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A cardiac chair is a type of medical device that is designed to help people recover more quickly from heart surgery and respiratory illnesses. In most cases it go from fully flat to fully upright with the push of a few buttons. The chair works a lot like a hospital bed in terms of quick adjustability, but it is usually able to do a lot more than simply recline or prop the patient — most models are made of several moving parts that form a true chair, supporting the patient’s back and buttocks as well as the arms and legs. Heart health experts often recommend this sort of device to people who are recovering from heart surgery. Sitting propped can help the healing process, and the mechanizations of the chair can prevent strain and injury, particularly for people who are already in a fragile or compromised state. Most chairs are in hospitals and are for use only during immediate recovery, though people with on-going conditions or long-term care needs can sometimes also rent or purchase one for use at home.
The device is made to serve as a fully reclined bed at times, but can be adjusted to form what otherwise looks like a somewhat bulky but normal chair. Its main goal is to elevate the patient from the waist up without requiring the patient to move much, if at all. Medical experts usually agree that an upright, seated position provides more relief to the lungs and can improve circulation. As opposed to a hospital bed, the chair is usually easier to adjust; it also has several movable sections rather than a single mattress. Mattresses can often adjust a little bit, but they are typically intended more for basic reclining and propping than actual specialized support.
Many chairs are on wheels, which can help patients who are already in sitting positions to be moved to other hospital departments or rooms without having to move about, as would be required if transitioning from bed to wheelchair. These devices aren’t limited to people in cardiac centers, either. People who have respiratory illnesses can often benefit by being elevated into sitting positions and are sometimes put in these devices, as are people who are recovering from other major procedures or surgeries that involve healing in the chest or torso region.
If a patient who has undergone cardiac surgery were to try to move from a flat position to a sitting position on a hospital bed, he or she would run the risk of straining the fresh sutures and could put undue pressure of the recovering heart. This movement is especially difficult for larger or weaker patients, even with medical staff assistance.
Sitting up too quickly after a surgical procedure can also cause dizziness and increase a patient's chance of falling. With a cardiac chair, the patient or staff can adjust the chair slowly into a sitting position from the waist up, and then adjust the lower part of the chair from the knee down. By doing this, the patient has no strain on his or her sutures, heart, or lungs, and can adjust to the altered position without dizziness.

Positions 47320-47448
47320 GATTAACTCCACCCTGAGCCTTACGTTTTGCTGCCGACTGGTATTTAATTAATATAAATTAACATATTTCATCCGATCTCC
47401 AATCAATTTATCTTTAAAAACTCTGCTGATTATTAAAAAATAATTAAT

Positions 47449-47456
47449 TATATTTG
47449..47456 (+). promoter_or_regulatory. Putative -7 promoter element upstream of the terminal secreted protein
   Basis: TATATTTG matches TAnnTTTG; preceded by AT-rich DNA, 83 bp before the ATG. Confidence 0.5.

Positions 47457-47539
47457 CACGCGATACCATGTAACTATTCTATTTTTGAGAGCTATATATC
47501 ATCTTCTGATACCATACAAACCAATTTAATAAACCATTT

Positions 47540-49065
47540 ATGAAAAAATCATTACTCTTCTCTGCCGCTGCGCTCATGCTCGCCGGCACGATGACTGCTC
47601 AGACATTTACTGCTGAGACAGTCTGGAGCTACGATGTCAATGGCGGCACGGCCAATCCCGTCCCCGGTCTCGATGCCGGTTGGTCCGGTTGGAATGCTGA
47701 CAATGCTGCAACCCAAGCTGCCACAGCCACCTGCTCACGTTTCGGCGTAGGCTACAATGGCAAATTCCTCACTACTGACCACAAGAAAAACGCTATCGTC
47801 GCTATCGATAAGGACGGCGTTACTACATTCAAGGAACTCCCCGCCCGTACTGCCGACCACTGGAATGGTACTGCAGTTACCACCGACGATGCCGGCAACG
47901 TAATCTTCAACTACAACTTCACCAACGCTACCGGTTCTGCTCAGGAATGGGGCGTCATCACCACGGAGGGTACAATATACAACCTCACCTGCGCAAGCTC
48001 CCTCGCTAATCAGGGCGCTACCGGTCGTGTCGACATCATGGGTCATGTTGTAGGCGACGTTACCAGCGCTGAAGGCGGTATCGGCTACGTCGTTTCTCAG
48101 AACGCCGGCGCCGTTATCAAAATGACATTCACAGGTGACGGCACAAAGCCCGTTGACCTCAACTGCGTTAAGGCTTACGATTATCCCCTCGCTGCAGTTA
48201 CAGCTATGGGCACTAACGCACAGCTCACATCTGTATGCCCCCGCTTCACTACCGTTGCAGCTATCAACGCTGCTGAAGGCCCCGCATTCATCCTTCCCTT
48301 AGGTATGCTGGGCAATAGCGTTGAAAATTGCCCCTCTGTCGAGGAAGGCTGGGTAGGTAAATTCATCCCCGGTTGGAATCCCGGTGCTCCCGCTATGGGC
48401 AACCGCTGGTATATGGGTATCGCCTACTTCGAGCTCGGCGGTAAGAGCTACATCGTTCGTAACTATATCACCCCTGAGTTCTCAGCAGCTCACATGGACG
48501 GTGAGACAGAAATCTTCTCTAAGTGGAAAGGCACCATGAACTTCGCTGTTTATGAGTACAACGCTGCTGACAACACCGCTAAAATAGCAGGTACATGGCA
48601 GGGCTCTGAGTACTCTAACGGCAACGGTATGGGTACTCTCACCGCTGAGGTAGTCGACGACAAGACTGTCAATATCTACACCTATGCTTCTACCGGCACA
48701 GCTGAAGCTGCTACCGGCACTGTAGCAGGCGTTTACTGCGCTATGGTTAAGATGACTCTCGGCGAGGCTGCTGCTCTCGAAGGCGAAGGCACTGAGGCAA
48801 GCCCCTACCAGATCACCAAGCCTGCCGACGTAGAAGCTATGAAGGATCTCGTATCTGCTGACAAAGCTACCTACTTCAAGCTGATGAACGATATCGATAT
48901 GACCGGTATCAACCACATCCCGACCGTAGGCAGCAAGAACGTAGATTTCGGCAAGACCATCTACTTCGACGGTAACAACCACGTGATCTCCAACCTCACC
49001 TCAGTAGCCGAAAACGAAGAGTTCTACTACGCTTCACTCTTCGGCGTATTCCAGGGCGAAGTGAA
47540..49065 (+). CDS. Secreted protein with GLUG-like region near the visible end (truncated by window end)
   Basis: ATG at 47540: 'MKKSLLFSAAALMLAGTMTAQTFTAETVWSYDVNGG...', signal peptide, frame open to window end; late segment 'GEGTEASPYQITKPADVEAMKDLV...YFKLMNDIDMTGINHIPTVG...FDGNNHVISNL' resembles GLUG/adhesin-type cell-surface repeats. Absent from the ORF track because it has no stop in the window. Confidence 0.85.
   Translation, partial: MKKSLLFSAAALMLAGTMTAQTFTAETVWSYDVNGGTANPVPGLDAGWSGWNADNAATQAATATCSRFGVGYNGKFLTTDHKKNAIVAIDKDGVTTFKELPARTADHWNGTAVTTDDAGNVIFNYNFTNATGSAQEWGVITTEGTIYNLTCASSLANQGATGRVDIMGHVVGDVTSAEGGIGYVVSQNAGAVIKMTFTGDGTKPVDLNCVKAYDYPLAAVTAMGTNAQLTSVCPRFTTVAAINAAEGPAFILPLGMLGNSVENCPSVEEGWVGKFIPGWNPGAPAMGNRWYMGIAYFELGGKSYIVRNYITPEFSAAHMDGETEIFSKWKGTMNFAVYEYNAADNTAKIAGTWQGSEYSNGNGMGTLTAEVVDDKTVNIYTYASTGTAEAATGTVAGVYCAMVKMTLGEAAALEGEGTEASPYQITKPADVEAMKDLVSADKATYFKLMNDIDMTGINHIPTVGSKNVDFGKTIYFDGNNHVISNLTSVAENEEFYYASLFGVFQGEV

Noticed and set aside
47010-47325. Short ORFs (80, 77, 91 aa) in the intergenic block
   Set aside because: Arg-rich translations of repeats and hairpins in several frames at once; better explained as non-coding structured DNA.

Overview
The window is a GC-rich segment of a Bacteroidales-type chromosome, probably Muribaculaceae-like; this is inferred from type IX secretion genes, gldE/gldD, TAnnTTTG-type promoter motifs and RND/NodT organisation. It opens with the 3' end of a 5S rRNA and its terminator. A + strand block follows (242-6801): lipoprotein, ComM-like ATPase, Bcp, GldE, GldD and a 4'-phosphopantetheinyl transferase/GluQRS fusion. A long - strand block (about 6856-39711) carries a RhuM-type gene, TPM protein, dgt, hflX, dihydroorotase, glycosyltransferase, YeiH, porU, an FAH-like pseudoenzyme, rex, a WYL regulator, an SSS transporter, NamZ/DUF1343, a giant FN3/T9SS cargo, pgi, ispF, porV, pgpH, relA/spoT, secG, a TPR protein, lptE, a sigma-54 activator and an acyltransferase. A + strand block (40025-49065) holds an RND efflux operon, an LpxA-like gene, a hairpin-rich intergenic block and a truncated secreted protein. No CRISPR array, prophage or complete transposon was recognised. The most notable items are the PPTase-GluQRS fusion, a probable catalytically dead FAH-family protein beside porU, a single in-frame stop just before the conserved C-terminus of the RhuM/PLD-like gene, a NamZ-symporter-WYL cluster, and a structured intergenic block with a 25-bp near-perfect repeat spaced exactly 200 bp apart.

The theoretical basis for having cardiac patients sit during recovery has been promoted in medical circles for decades. In the early 1940s, medical professionals discovered that patients who had undergone surgery or who had experienced cardiac arrest recovered more quickly and more fully if they became ambulatory sooner rather than later. Doctors began using chair therapy — namely, having patients move from bed to chair to sit for portions of the day — because patients in sitting positions had less strain in breathing and had improved circulation over those who were in laying down positions for their entire stay. By the early 1950s, short walks were also recommended. The cardiac chair has made it much easier for medical staff and patients to be able to sit and to get into position to stand.
The vast majority of these chairs are used in hospitals, particularly in cardiac wards. They tend to be very expensive, and the number of moving parts they require means that they often need more regular maintenance than other devices that are more simply constructed. It’s usually somewhat rare for people to have these chairs in their homes, though this may be recommended for people who have chronic heart of breathing conditions, particularly those who are elderly or particularly frail. The purchase price is often very high, but in many cases they can be rented from medical supply companies for a span of months or years.
My cousin's husband had bypass heart surgery a few years back. I think that he must have used a cardiac hospital chair when he was recuperating in the hospital. It's such a good idea. And to think that something that was put into use in the 1940s is still used today.
He uses a recliner chair to help him breathe more easily. He sleeps in an upright position on nights when he has trouble sleeping comfortably.
Incredible! Something as simple as a comfortable chair that can bring so much comfort and make recovery quicker. It stands to reason that using a chair to sleep and rest in can ease the strain on breathing.
Compared to getting up from a bed and from a chair, there must be a lot less pain in the chest. I'm surprised they thought of this, way back in the 1940s. I wonder if they use these chairs for any other kinds of hospital patients?
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